By Will Garner
On Oct. 6, students crowded into Wold House for a discussion on the Islamic State of Iraq and Syria, commonly known as ISIS. Professors Feffer, Lobe and Motahar led the discussion.
The event began with each professor weighing in on what ISIS is and why the group exists.
After decades of imperialism and economic manipulation by mostly Western powers, many citizens of the region comprising Syria and Iraq, most of whom are Muslim, are angry.
ISIS has drawn on this anger, recruiting young people to use violence to conquer land in the hopes of forming a caliphate — a Muslim state.
After outlining this issue, the professors opened the floor to questions and comments.
One student accused the professors of siding with ISIS, but the professors responded that although they did not agree with the militant group’s agenda, they also wanted to portray ISIS members as human beings.
They stressed that in this conflict, no party is entirely good or evil.
The professors pointed out that on the side of the United States, the CIA had initially ignored ISIS, underestimating the intelligence of its leaders and giving inaccurate numbers of its total forces.
Now ISIS has become a formidable threat, spreading the message that it is all around us, because many of its members have come from regions outside of the Middle East, such as Europe and the Americas. These fighters are typically well educated and some are fluent in English.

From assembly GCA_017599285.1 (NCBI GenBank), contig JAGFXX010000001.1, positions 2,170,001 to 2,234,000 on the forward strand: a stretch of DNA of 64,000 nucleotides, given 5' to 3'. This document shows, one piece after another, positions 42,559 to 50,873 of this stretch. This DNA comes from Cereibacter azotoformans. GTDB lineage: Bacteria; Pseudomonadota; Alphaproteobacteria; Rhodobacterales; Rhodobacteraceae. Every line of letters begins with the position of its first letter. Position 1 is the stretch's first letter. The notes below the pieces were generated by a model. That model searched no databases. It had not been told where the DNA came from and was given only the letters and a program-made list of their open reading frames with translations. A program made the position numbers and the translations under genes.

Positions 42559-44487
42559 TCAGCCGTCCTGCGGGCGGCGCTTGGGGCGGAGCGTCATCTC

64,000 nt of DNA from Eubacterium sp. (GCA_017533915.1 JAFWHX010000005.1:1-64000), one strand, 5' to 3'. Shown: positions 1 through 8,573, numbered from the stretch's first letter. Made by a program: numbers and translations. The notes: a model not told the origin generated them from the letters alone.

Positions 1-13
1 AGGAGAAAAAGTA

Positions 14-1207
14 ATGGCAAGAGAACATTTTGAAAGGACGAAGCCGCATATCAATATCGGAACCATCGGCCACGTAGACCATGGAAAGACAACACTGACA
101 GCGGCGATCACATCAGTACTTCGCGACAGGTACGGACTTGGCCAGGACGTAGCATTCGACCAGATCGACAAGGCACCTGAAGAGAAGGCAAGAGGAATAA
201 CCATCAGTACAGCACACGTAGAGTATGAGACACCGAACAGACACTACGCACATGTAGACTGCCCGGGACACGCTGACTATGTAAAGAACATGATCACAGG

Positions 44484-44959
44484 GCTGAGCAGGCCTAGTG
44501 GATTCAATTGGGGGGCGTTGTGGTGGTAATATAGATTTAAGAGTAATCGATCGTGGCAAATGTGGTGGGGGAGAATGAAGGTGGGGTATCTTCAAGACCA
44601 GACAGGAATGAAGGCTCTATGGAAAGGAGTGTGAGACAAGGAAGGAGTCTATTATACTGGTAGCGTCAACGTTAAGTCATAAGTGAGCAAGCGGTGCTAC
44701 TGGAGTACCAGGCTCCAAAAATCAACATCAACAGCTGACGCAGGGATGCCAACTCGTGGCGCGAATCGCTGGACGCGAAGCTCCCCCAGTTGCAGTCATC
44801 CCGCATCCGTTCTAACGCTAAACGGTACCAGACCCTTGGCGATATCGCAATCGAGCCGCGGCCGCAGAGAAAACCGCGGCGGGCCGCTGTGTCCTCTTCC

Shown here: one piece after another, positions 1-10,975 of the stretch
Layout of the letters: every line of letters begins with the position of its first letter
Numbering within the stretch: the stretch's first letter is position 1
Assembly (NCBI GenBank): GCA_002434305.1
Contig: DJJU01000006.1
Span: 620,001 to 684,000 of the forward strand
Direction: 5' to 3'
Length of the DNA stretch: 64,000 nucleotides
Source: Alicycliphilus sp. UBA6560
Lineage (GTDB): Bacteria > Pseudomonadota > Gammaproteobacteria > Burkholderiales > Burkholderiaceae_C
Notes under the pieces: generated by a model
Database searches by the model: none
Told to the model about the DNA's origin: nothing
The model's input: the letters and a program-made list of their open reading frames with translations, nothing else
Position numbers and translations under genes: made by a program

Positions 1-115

Another audience member suggested that United Nations troops should be deployed to communities threatened by ISIS to build roads, schools and hospitals. In this way, impoverished citizens would be less likely to support ISIS in the hopes that a new Islamic State might mean better living conditions.
The professors pointed out that while that might work as a long-term solution, that strategy would not stop the ongoing atrocities being committed by ISIS.
They acknowledged that there is no clear solution to this conflict, but they suggested that the United States should look to the Kurds as allies.
However, the professors added that working with the Kurds would go against the interests of Turkey, an already important U.S. ally.
It is apparent that the actions of ISIS cause ripples outside the Middle East, affecting larger economic and political interests.
With the Wold great room filled to capacity, there were plenty perspectives from which to learn.
Attendees came away from the discussion with a desire to learn more, asking the professors how they could stay informed. When asked how to stay informed, Professor Feffer advised that one should read the latest news articles, from a variety of perspectives, so as not to get a one-sided view.
Some specific publications he recommended were The New York Times, The Guardian, and Al Jazeera.
The professor pointed out that knowing how to read a language other than English means a person could also obtain information from foreign news sources in addition to American news sources.
This event aimed to make clear that the topic of ISIS is one that demands the attention of the Union community.